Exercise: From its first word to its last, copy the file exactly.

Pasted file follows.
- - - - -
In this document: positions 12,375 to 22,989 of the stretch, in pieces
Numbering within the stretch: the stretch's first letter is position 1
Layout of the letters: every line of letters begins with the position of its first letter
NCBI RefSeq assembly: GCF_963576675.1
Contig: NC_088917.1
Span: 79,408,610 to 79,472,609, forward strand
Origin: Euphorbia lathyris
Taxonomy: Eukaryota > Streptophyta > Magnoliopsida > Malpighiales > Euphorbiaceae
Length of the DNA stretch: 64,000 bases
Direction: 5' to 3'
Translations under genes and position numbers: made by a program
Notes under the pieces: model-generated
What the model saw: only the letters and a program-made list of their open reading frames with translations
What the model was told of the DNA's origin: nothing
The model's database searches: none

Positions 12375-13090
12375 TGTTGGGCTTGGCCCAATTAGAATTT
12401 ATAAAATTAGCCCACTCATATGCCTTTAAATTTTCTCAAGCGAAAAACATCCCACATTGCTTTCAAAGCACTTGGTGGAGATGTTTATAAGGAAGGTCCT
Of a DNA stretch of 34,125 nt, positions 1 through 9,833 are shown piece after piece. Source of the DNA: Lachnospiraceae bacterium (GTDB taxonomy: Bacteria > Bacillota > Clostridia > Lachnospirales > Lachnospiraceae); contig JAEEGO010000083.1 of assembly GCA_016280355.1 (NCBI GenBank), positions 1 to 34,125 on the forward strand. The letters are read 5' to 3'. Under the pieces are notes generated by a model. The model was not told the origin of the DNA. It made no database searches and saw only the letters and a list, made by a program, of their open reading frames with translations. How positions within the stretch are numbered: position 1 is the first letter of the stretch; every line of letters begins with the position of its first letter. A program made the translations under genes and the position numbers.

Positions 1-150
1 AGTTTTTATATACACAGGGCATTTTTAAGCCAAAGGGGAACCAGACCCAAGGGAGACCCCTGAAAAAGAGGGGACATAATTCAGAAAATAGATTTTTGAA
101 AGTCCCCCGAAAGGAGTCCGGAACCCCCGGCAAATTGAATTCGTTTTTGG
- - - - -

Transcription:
In this document: positions 12,375 to 22,989 of the stretch, in pieces
Numbering within the stretch: the stretch's first letter is position 1
Layout of the letters: every line of letters begins with the position of its first letter
NCBI RefSeq assembly: GCF_963576675.1
Contig: NC_088917.1
Span: 79,408,610 to 79,472,609, forward strand
Origin: Euphorbia lathyris
Taxonomy: Eukaryota > Streptophyta > Magnoliopsida > Malpighiales > Euphorbiaceae
Length of the DNA stretch: 64,000 bases
Direction: 5' to 3'
Translations under genes and position numbers: made by a program
Notes under the pieces: model-generated
What the model saw: only the letters and a program-made list of their open reading frames with translations
What the model was told of the DNA's origin: nothing
The model's database searches: none

Positions 12375-13090
12375 TGTTGGGCTTGGCCCAATTAGAATTT
12401 ATAAAATTAGCCCACTCATATGCCTTTAAATTTTCTCAAGCGAAAAACATCCCACATTGCTTTCAAAGCACTTGGTGGAGATGTTTATAAGGAAGGTCCT
Of a DNA stretch of 34,125 nt, positions 1 through 9,833 are shown piece after piece. Source of the DNA: Lachnospiraceae bacterium (GTDB taxonomy: Bacteria > Bacillota > Clostridia > Lachnospirales > Lachnospiraceae); contig JAEEGO010000083.1 of assembly GCA_016280355.1 (NCBI GenBank), positions 1 to 34,125 on the forward strand. The letters are read 5' to 3'. Under the pieces are notes generated by a model. The model was not told the origin of the DNA. It made no database searches and saw only the letters and a list, made by a program, of their open reading frames with translations. How positions within the stretch are numbered: position 1 is the first letter of the stretch; every line of letters begins with the position of its first letter. A program made the translations under genes and the position numbers.

Positions 1-150
1 AGTTTTTATATACACAGGGCATTTTTAAGCCAAAGGGGAACCAGACCCAAGGGAGACCCCTGAAAAAGAGGGGACATAATTCAGAAAATAGATTTTTGAA
101 AGTCCCCCGAAAGGAGTCCGGAACCCCCGGCAAATTGAATTCGTTTTTGG